Ever look down at your faithful pup and wonder what in the world was happening inside their brain? Ever watch a dog do something particularly odd and think “why would they do that of all things?” My dog has a frequent habit of rolling like a pony; feet flopping, belly up, wriggling around in the sand/grass/dirt. It has always fascinated me. Does she choose the rolling spot for a reason? Does this mean she’s happy? Is there something smelly there to roll in?? This is one of many examples of odd dog behavior to discuss, a topic that could fill many pages, and I would bet that as you are reading this you are thinking of odd things your own dog does. Perhaps he or she is doing something funny right now! Mine is staring at me as I type, her deep brown eyes wide and absorbing.
In our society and culture today, humanizing animals is impossible to avoid, and dogs play right along. We look at behaviors and attach human qualities or emotions to them. My favorite example of this is the “guilty” dog. Dogs have no sense of morals that science can prove, nor any sense of what is right and what is wrong, but dogs are master imitators and have developed into some of the best “anthropologists of humankind” (Alexandra Horowitz, Inside of a Dog). While we attach human qualities and abilities to our companions, they are very, very different from us in many ways.
THE NOSE KNOWS
Ever sit and watch your dog as you take him out in the morning? While every dog has a different routine, almost every dog’s nose immediately goes to the ground. Everything must be sniffed! New dog at the dog park? Butts will be thoroughly checked out by those snuffling wet snouts. Ever return from visiting another dog? Your pup may spend as long as you allow him or her to thoroughly sniff you over to discover all of the olfactory messages you carry. A dog’s sense of smell is equivalent in power to us amplifying our eyes with a telescope; their sense of smell is 10,000-100,000 times more powerful and sensitive than our own (Peter Tyson, Dogs’ Dazzling Sense of Smell). Imagine looking at the most beautiful mosaic you have ever seen. Each tile may be a slightly different color, shape, position, and together they form an intricate and beautiful image to be deciphered by your incredible eyes; a dog’s nose works in a similar manner, except instead of individual tiles, they can determine very specific and individual odors. This amazing sense of smell is the reason behind many of the crazy things that dogs do.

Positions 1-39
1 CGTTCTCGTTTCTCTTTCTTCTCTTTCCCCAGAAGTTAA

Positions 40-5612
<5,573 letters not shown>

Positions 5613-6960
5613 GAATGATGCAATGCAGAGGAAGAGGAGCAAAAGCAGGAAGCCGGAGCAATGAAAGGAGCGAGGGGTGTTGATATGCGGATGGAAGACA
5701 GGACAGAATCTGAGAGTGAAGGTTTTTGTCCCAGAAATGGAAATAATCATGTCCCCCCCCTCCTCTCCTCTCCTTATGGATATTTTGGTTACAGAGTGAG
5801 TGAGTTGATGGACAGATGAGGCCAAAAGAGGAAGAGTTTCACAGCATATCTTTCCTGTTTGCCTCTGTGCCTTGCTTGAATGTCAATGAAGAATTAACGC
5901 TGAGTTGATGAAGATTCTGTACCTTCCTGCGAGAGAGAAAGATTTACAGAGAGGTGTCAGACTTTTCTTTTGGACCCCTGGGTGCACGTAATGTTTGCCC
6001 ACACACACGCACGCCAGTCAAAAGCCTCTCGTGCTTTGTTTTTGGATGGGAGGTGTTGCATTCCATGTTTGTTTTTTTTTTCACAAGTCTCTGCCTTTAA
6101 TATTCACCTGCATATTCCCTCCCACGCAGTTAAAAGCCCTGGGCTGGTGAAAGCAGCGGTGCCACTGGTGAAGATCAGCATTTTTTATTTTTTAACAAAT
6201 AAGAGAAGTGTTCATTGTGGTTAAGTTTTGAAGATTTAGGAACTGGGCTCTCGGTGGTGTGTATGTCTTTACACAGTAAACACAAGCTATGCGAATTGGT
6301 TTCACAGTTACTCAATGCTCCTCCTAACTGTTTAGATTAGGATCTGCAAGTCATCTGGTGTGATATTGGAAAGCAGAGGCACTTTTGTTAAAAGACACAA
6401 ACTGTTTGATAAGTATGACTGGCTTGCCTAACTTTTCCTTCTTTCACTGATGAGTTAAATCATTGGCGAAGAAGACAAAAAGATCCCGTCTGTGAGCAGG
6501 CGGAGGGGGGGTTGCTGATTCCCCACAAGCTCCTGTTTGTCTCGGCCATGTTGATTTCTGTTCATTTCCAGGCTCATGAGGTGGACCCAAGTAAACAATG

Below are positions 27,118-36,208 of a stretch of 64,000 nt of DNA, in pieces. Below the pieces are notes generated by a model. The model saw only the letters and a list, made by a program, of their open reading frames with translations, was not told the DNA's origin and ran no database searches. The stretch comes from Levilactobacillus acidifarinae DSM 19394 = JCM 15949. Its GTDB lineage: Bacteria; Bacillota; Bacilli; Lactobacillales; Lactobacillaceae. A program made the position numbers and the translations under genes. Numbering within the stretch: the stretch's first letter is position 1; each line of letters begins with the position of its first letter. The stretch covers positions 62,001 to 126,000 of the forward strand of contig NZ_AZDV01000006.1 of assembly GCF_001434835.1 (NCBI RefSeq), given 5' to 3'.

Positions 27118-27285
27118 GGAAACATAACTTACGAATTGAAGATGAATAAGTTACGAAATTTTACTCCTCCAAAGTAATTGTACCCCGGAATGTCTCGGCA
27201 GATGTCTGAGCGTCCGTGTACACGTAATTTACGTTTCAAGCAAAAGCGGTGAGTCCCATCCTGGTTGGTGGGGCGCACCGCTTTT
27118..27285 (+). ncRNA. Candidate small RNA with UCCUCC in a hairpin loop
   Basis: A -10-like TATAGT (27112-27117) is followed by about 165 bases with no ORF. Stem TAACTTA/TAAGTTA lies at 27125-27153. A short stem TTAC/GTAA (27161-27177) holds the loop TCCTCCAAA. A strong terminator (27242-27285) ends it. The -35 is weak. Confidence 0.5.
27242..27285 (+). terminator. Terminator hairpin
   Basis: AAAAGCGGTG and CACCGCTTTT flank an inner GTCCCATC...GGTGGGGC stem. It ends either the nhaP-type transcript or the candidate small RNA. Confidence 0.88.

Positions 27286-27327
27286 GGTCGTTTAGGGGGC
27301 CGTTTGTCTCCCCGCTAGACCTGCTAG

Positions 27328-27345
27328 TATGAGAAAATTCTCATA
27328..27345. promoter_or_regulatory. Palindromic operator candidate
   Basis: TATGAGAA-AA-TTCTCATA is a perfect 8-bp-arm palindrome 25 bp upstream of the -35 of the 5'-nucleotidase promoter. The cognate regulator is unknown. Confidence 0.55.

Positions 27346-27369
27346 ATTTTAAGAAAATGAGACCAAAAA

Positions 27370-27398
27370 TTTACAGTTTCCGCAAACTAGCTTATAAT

Dogs each carry a unique scent profile, and we humans do as well. Your doggo can recognize you from a distance based almost entirely on smell. Some dogs can track people that have been missing for days based on the scent of that individual (Horowitz, pp 84-88). One great example of how different dogs are and how they are driven by their noses is to watch your dog meet other dogs at the dog park. There are no paw shakes, usually those snoots go straight to the butts. Each dog holds a unique scent profile within the pea-sized glands within their booties. Within those glands is a smelly name tag.
ROLLING AROUND IN…EVERYTHING
Ever give your dog a bath and watch as he zooms around the house rubbing himself on anything and everything in sight? Or perhaps you have a dog who loves to roll in the grass? Maybe one who rolls in dead things or smelly stuff? This is actually very normal for our canine companions who do not realize that three-day old dead raccoon does not smell great on the sofa. But for your dog, those smells are as intricate and sensational as a fine French perfume. They also conceal their own scent, which was a survival technique back in the days of their ancestors. While you laugh at your dog’s post bath antics, your pup is trying to rub off the overwhelming scent of shampoo and reestablish their neutral, individual scent. While Sugar Plum Sparkle shampoo smells lovely to us, for our dogs it is like a loud, crazy rave for their nose.
Dogs have been human companions for eons, and they are arguably the best companions we have, but we have a habit of humanizing them quite often. When they do something naturally canine, we find them hilarious, but for them, they are just doing their doggy thing, which usually involves their primary sense: the amazing, fantastic canine nose. Why do dogs stick their heads out of car windows? Imagine the plethora of smells flying by. It must be like a complex orchestra concert for their sniffers! Almost all of a dog’s actions are driven by their noses. So, next time your pup does something crazy, think about his nose; generally, that nose will lead you to the reason for his silliness.
Happy smells and sniffs to you and your pups!
What odd behaviors do you catch your pup doing? Tell us in the comments!
- Inside of a Dog by Alexandra Horowitz 2009
- A REVIEW OF DOMESTIC DOGS’ (CANIS FAMILIARIS) HUMAN-LIKE BEHAVIORS: OR WHY BEHAVIOR ANALYSTS SHOULD STOP WORRYING AND LOVE THEIR DOGS by MONIQUE A. R. UDELL AND C. D. L. WYNNE; JOURNAL OF THE EXPERIMENTAL ANALYSIS OF BEHAVIOR, 2008
- Dogs’ Dazzling Sense of Smell by Peter Tyson, PBS Nova, 2012
Hailing from sunny Southern California, Brianna is a Registered Nurse, former dog foster mom, and Marine Corps spouse. She enjoys beach trips, hikes, and any other various adventures with her two rescue pups, Kibeth and Ajax, as well as writing or reading about anything canine.
Dogs give us the purest physical example of unconditional love and pure unadulterated joy in the world.